Fascinating take below on the classic "trolley problem", except in this scenario, the decision maker is a machine, which has been programmed by someone. It raises the challenging question of ethics and governance in the use of data and AI (artificial intelligence).
Whilst not as serious as a life and death situation in a driverless car, AI is becoming more and more embedded into the fabric of financial services organisations and taking control of significant decision making, such as lending, credit cards, limits, investments, onboarding / KYC and financial crime. In these use-cases, who is going to supervise the rules that define the algorithm? As a consumer, how do I trust that the algorithm does not have any inbuilt bias that will discriminate against me?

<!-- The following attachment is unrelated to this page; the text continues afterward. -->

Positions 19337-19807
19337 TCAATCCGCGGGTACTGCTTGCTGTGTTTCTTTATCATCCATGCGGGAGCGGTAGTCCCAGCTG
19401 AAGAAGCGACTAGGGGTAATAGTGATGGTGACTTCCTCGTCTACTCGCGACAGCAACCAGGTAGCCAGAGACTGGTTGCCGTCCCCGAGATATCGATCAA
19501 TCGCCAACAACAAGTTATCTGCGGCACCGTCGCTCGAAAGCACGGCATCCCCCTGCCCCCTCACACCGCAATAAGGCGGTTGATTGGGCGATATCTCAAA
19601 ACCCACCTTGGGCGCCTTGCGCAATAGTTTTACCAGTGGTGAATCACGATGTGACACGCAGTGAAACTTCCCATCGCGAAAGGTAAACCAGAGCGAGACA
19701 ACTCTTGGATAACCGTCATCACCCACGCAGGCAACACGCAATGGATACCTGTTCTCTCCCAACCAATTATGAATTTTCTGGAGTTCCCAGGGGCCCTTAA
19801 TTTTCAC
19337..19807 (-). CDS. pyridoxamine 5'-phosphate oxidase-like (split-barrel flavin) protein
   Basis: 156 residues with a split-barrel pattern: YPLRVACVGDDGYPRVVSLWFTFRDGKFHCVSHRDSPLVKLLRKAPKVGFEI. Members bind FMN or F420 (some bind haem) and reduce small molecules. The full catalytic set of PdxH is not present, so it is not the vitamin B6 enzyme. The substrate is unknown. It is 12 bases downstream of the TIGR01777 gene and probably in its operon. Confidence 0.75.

This is a challenge that all banks will need to face up to in order to maintain customer trust and meet regulatory requirements, and will require them to develop new teams and skill-sets over the coming years.
Find out more about how AI is being applied in FS in our latest report with the World Economic Forum.
Never in the history of humanity have we allowed a machine to autonomously decide who should live and who should die, in a fraction of a second, without real-time supervision. We are going to cross that bridge any time now," the team said in its analysis